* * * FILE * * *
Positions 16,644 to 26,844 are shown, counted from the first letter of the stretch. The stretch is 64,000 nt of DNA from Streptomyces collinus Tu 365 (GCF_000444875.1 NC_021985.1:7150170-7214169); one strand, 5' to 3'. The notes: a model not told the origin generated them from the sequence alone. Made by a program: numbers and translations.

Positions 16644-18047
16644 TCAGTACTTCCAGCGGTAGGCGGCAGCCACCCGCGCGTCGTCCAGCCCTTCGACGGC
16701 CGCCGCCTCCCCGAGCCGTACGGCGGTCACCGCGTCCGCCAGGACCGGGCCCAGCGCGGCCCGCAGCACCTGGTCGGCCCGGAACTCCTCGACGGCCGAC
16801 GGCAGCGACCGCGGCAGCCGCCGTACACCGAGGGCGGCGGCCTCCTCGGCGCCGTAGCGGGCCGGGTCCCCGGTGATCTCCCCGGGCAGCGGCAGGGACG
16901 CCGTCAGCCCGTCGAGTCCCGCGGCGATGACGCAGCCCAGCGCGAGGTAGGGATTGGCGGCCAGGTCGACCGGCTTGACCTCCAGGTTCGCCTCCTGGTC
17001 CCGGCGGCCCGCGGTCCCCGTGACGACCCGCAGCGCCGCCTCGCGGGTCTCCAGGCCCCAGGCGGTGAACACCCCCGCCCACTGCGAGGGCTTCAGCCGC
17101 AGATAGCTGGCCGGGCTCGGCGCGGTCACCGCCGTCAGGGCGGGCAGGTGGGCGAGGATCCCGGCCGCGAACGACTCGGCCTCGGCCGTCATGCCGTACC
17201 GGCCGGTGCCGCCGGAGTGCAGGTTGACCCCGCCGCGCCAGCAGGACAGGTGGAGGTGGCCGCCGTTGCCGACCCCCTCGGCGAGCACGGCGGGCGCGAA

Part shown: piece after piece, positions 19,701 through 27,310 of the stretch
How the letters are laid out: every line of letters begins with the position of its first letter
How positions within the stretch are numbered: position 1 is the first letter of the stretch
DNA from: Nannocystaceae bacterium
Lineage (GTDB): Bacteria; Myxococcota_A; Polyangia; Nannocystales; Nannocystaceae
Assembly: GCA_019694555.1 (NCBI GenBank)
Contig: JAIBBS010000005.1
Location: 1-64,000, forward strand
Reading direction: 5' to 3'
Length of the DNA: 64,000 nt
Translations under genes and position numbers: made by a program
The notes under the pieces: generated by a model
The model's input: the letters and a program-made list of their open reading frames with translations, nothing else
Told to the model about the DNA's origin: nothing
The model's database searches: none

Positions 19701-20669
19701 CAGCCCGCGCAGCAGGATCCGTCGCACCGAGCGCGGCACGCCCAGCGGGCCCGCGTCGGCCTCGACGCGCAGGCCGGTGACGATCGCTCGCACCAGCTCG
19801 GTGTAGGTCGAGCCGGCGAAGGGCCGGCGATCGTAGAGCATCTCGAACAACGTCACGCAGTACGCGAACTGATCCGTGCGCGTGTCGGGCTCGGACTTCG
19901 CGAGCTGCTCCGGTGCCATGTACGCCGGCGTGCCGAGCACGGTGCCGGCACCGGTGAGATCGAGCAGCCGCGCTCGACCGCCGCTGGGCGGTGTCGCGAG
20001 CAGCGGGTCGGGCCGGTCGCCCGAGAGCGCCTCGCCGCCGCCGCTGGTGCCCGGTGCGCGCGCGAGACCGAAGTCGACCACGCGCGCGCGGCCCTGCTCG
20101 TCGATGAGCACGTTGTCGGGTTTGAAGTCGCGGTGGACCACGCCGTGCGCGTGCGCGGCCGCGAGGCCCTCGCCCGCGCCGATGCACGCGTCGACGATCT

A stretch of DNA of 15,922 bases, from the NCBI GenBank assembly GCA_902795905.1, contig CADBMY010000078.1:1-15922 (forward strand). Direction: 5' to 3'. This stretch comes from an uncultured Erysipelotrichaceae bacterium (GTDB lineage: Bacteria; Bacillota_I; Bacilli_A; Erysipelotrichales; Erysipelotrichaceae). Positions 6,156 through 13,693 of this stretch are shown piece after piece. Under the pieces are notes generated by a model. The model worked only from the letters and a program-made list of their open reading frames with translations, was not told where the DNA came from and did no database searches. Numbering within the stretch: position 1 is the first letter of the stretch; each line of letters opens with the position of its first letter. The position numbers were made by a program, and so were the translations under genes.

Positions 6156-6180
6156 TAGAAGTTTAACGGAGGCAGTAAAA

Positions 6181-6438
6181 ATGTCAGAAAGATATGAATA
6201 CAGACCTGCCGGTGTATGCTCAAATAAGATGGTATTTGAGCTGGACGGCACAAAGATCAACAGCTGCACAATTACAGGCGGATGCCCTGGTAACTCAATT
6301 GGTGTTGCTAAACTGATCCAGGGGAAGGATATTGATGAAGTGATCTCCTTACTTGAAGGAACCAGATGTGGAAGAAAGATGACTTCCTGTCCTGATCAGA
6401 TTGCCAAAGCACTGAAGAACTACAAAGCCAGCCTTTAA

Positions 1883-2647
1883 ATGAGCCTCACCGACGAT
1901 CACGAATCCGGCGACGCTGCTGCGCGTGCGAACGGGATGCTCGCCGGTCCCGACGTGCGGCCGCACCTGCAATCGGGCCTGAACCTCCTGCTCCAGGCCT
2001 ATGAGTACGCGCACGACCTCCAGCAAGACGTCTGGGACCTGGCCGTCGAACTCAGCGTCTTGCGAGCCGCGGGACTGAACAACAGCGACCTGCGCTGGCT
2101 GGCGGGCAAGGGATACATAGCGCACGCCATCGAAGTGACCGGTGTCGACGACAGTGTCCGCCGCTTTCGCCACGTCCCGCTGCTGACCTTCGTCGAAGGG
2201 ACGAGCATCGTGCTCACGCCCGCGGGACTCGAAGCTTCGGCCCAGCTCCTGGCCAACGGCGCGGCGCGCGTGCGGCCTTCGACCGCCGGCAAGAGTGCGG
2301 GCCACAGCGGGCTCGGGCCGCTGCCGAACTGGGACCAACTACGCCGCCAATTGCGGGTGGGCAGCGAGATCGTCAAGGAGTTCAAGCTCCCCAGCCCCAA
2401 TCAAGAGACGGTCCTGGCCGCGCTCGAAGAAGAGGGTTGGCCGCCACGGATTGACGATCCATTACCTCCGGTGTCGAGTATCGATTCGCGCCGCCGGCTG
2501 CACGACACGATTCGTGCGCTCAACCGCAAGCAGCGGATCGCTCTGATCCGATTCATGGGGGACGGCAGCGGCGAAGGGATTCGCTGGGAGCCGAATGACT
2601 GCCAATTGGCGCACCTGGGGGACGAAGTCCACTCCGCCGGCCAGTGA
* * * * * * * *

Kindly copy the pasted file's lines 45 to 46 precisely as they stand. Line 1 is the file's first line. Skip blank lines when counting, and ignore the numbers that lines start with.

2301 GCCACAGCGGGCTCGGGCCGCTGCCGAACTGGGACCAACTACGCCGCCAATTGCGGGTGGGCAGCGAGATCGTCAAGGAGTTCAAGCTCCCCAGCCCCAA
2401 TCAAGAGACGGTCCTGGCCGCGCTCGAAGAAGAGGGTTGGCCGCCACGGATTGACGATCCATTACCTCCGGTGTCGAGTATCGATTCGCGCCGCCGGCTG